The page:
November 15, 2010

Professors Explore Future of Wireless Communication

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A team of Cornell engineering faculty have received a $1 million grant from Intel Corp., Cisco Systems Inc., and Verizon Communications Inc. to research possible solutions to counteract an expected 65-fold increase in wireless communication within the next five years.

“There is no way that the current networks can support 65 times more traffic in the next five years if you insist on the current setup protocols,” said Prof. Salman Avestimehr, electrical and computer engineering, who is head of the project. “Essentially, the project is about how to meet the video traffic demands of 2014.”

According to Avestimher, the demand for wireless content has skyrocketed, largely due to the popularity of streaming video to devices like smart phones, IPads, and computers.

“If you think about all of the communication protocols and communication infrastructures such as 2G, 3G, and WiFi, at the time they were developed, it was unclear what application was going to be the dominant application,” Avestimehr said.

Avestimher said the team will have to change many things with the current network system in order to meet the future demand for the heavy streaming of videos.

“If you can imagine the communication network as one, large, highway, and the streamed information as cars that were about to increase 65-fold, just adding a few more lanes to the highway would not help,” said Prof. Aaron Wagner, electrical and computer engineering and co-lead on the project.

According to Wagner, if the current network system stays in place, network users would experience usage failures, the likes of which have already occurred in New York City and Los Angeles.

“Right now, in NYC, many people cannot watch Netflix, indicating that the resources are not available,” Avestimehr added.

One of the team’s goals is to better predict what video content will be most popular in high-volume network areas and deliver that content closer to the user, especially at high-traffic hours during the evening. So, for example, if users in a certain city wanted to watch a sporting event shortly after it happened, the content would be stored in hubs close to that city.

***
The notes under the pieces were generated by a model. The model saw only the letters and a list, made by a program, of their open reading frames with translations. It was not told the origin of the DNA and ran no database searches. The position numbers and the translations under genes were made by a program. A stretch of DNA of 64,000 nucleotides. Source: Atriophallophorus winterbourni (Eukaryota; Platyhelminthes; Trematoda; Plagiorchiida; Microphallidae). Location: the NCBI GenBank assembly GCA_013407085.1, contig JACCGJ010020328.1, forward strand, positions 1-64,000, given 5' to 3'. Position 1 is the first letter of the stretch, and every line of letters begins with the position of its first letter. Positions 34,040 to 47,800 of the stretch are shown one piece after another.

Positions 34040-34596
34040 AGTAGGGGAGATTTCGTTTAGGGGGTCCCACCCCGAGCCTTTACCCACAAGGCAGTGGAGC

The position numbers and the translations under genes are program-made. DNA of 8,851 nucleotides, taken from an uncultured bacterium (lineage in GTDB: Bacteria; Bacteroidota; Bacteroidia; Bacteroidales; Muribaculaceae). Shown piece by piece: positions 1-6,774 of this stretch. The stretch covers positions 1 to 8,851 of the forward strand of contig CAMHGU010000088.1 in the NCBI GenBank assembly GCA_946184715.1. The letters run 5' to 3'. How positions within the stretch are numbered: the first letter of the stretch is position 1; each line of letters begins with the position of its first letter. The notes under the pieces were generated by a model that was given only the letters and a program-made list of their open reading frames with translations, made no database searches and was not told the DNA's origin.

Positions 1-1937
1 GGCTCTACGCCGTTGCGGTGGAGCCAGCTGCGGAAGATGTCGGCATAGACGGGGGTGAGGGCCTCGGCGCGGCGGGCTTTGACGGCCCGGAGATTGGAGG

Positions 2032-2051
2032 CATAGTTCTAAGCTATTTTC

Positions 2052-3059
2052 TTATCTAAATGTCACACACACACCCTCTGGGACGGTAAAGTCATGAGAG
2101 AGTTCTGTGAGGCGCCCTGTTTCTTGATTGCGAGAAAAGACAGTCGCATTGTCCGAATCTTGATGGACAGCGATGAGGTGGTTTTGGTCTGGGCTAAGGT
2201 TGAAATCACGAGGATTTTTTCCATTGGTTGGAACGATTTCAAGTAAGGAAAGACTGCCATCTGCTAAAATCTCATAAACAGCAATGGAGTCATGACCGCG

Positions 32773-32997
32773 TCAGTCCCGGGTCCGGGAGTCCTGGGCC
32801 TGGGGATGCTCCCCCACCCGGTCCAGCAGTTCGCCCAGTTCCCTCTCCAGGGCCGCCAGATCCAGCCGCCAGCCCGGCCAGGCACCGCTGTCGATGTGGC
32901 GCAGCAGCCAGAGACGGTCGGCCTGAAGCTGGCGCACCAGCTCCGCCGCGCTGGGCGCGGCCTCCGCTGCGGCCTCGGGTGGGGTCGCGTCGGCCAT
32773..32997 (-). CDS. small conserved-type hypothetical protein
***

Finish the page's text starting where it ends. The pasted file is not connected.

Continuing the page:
“If we want to redesign the networks specifically for video we need to know potential opportunities and how can we exploit those opportunities,” Avestimehr said. “Essentially, there is a lot of redundancy at a time where there is a high demand for video traffic. We are hoping to design networks that remove this redundancy.”

According to Avestimehr, the team also plans to engineer a prototype that could combine both wireless and cellular networks in venues where both were available, such as malls and universities.

The $1 million grant also represents a new landmark for the School of Electrical and Computer Engineering, according to department members.

“As a department, we have recently identified a few areas that we would like to make an impact on: mobility, healthcare, and energy,” said Prof. Tsuhan Chen, electrical and computer engineering, who is a team member and director of the School of Electrical and Computer Engineering.

“This is the first time we’ve been able to work with industry. This means that what we do will actually make an impact on the user itself,” Chen added.

Though the project is a large undertaking, members of the team said they are excited for the challenge.

“We can really make an impact on how people live, how people move, and in this case, how people enjoy mobile content on their devices,” said Chen.

Original Author: Shane Dunau